Brother Tony showed photographs of Shark Island which showed men, women and children living there in shacks, in slum conditions.

50% of the Nama people were killed at Shark Island. The surviving Nama and Herrera people were sold into slavery to German settlers.

Probably the most disturbing thing for me was that Brother Tony showed photographs of severed heads – on Shark Island, people were decapitated and their heads were studied to try to prove that African people were inferior to Europeans. In point of fact, they sought to prove that African people were animals.

Brother Tony Warner will be a guest on my Success Strategies radio show at some point during October (Black History Month UK), talking about Black British and European history. This will be one of several programmes I will be doing for BHM (African Heritage Month). I hope you will join us. To tune in, visit:

To find out more about his work and his Black history walks, visit:

Thursday, September 25, 2008

Black/African British Identity and Young People

I read a piece in the Voice the other day which argued that young people in Britain lack a sense of identity.

They may have been born in the UK or come here at an early age. When they go back to visit their parents’ homes in Africa or the Caribbean, the place seems foreign to them. But in Britain, they don’t feel as if they belong.

Identity is clearly an important issue. In the 1970s, many young people turned to Rastafarianism as a way of reclaiming their cultural identity.

The article glossed over some factors. For example, a young person living in a big city might feel out of place on a farm, whether that farm is in a rural area of Britain or in the Caribbean or Africa.

Still, the article states that “nearly all youth projects only offer musical or sports-related activities”, which “reinforces the stereotype that Black males can only be successful if they are sports figures or musicians”.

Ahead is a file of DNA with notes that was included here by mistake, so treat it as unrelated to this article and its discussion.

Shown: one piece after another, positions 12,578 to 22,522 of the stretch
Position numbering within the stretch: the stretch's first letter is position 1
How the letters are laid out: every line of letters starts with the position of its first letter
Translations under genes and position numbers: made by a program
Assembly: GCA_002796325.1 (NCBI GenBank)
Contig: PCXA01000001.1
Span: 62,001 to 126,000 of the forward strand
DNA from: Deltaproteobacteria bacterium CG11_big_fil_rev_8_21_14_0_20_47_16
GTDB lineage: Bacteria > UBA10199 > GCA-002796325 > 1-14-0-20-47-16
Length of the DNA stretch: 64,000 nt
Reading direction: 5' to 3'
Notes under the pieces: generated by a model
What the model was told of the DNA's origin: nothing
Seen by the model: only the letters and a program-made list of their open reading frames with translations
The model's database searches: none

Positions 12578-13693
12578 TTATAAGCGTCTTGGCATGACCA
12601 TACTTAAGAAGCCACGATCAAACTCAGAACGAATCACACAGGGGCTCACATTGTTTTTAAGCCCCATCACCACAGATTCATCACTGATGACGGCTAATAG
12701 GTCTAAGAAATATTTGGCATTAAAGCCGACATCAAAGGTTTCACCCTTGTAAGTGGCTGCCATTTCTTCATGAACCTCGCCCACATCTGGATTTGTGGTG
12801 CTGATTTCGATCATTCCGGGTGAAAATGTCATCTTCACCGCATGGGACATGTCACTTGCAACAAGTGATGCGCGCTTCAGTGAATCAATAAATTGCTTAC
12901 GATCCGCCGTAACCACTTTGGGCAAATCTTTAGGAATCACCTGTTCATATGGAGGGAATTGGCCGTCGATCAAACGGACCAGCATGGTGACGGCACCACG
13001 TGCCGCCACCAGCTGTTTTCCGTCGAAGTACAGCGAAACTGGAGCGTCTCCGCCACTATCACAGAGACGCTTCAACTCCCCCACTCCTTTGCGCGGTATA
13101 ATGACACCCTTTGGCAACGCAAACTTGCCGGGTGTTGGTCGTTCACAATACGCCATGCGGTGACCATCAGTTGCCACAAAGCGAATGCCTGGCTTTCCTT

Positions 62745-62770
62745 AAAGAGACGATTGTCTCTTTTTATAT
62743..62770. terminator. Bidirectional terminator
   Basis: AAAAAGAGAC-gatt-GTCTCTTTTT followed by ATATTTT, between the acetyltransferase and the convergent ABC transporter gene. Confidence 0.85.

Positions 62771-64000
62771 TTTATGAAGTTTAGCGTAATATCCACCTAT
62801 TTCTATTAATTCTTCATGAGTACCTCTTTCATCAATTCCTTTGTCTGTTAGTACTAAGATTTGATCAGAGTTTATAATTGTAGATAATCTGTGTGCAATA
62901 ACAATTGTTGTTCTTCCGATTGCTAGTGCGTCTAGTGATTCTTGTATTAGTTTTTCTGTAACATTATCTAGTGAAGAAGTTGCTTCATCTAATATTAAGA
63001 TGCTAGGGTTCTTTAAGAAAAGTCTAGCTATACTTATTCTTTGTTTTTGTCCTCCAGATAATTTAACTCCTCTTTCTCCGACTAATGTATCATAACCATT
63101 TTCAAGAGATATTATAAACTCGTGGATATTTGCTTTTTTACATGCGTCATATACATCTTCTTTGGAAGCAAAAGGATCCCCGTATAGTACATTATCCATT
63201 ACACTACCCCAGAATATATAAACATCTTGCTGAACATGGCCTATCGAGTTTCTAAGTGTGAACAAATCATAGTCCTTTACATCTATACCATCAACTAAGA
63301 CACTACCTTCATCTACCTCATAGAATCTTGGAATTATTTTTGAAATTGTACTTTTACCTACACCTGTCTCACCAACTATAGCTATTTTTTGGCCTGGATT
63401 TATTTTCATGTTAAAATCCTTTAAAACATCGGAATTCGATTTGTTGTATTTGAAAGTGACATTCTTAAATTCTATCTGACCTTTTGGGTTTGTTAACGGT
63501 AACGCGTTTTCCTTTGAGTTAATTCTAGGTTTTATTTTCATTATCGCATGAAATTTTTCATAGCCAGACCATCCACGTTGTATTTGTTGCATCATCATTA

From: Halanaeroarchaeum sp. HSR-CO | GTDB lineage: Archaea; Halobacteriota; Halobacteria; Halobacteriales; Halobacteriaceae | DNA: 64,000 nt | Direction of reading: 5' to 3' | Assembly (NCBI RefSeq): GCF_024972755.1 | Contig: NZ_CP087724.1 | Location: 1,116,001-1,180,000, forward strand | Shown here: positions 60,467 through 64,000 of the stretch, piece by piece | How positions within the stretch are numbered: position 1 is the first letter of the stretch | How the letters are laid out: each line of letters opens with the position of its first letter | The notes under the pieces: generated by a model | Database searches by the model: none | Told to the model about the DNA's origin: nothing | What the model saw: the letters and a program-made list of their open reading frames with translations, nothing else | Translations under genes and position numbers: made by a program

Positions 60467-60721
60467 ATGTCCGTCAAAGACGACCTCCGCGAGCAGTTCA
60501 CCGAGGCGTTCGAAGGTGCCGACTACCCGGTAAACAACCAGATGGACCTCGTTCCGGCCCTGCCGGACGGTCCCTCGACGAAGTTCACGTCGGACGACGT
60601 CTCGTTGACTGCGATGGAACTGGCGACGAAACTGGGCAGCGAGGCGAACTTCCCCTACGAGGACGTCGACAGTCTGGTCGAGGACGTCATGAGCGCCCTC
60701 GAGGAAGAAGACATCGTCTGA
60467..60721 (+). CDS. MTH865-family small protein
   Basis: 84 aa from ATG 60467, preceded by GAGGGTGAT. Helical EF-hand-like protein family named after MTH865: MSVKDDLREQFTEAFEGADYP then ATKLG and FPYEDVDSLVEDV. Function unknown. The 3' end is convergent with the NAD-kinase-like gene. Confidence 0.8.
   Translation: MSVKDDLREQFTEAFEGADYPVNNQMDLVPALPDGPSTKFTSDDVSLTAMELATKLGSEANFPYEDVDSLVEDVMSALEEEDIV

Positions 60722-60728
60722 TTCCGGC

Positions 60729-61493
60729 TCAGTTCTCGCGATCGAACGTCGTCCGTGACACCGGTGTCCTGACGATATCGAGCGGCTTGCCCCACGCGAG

It is so important that we reinforce positive cultural values and a sense of their African heritage and identity with our young people. Without this, many of them are lost. They often don’t do well in school, join gangs which offer a feeling of belonging, get involved in crime and end up behind bars.

In my book, Black Success Stories, I made a conscious decision to avoid featuring people in the fields of sports or entertainment. After all, people of African heritage are good at everything. I celebrate Black success across a wide range of fields. All of the people I feature in the book are based in Britain. To order your copy today, visit:

We also celebrate Black success and talk about the need for positive Black role models on my Success Strategies radio show every Tuesday. To listen in, and to hear recordings of previous shows, visit:

Friday, September 19, 2008

Paulette West MBE - Growing Aspiring People

My guest on Tuesday's show was Paulette West MBE.

Paulette spoke about how she started out as a typist at Barclays at the age of 16. She moved into a management position. She then used Barclays’s considerable resources to benefit the Black community, by holding events where she profiled role models and offered Black businesses the opportunity for start-ups and mentoring.